When You Buy Cryptocurrency, You Own Nothing

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I am neither for nor against cryptocurrency. If someone wants to use their hard-earned fiat currency to buy bitcoin or ether, go for it. But when you buy cryptocurrency, you own nothing.

This apparently doesn’t bother those who own the thousands of different cryptocurrencies available with a total market capitalization of about $2 trillion. Somewhere between 21 million and 59 million Americans and more than 100 million people globally own crypto, and that number is growing rapidly.

Crypto is so mainstream that denizens of every corner of the financial services industry are looking for ways to profit from its popularity. Product manufacturers, platforms, custodians, fintech firms, and data providers are all responding to the market dynamics.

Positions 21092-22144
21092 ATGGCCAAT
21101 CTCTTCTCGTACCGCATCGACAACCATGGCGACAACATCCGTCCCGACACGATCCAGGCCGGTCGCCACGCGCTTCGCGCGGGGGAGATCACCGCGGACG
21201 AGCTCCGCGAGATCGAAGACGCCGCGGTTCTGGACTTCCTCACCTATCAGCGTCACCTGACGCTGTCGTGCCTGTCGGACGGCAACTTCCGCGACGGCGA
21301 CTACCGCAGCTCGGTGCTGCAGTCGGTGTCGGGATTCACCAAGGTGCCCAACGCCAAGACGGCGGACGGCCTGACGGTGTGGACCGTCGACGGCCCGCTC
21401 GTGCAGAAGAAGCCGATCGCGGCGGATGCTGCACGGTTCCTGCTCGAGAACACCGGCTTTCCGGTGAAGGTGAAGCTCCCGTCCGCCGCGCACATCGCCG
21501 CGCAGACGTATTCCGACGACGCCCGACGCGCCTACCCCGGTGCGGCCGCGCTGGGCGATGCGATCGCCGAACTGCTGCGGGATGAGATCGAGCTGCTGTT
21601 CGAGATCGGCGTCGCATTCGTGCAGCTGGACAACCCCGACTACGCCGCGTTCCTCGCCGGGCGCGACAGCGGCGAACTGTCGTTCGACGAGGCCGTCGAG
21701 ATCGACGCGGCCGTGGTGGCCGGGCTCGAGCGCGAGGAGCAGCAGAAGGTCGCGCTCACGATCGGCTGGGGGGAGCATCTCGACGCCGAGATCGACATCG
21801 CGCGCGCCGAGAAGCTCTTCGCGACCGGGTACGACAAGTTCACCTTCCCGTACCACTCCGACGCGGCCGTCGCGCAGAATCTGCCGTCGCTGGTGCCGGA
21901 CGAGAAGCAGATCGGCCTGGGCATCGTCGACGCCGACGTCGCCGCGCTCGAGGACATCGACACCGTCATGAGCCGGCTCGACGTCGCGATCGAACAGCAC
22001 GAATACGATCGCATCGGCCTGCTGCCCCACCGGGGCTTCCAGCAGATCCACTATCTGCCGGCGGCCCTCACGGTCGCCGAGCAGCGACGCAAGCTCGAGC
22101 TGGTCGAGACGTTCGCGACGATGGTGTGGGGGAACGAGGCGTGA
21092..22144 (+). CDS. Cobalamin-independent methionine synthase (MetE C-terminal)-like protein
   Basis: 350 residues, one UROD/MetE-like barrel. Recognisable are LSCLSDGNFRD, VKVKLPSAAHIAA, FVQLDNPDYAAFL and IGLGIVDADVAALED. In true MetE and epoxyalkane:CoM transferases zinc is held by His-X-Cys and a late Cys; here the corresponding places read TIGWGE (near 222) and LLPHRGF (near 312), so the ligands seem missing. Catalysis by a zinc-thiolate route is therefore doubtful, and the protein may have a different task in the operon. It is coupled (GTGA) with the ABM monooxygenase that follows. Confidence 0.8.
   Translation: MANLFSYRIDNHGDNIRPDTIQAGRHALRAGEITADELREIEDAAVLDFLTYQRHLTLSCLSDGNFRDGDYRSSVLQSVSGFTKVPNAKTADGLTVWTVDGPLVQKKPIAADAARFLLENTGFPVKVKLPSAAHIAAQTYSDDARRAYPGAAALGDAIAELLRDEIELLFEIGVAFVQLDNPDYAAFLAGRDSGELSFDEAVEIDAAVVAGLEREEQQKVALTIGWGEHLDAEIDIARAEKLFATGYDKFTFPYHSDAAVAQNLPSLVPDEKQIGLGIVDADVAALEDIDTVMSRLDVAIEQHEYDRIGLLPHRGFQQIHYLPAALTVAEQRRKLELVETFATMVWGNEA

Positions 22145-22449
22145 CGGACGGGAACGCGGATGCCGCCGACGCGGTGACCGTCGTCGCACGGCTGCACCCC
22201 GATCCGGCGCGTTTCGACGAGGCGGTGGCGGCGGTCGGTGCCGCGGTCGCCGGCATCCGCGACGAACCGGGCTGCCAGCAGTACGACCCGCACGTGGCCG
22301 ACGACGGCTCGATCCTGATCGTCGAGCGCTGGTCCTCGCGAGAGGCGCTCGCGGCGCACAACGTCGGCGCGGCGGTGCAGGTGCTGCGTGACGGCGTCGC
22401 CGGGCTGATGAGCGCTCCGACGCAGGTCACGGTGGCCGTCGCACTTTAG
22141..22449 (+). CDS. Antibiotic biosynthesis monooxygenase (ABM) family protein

In the process, cryptocurrency is being repositioned to be more palatable to financial advisors and their clients. Its old image as the currency of choice on the dark web is being painted over to give it a more comfortable quality of familiarity and acceptability.

For example, crypto is being packaged to make it look more like our old friends, mutual funds, ETFs, and SMAs. This will make it almost indistinguishable from other portfolio holdings and reduce anxieties about the operational aspects of incorporating crypto into the mix.

Crypto is now regularly referred to as an “asset class” or an “alternative investment.” Use of this terminology is designed to slip crypto into the tent of respectability and make it seem like just another tool in the financial advisor toolbox.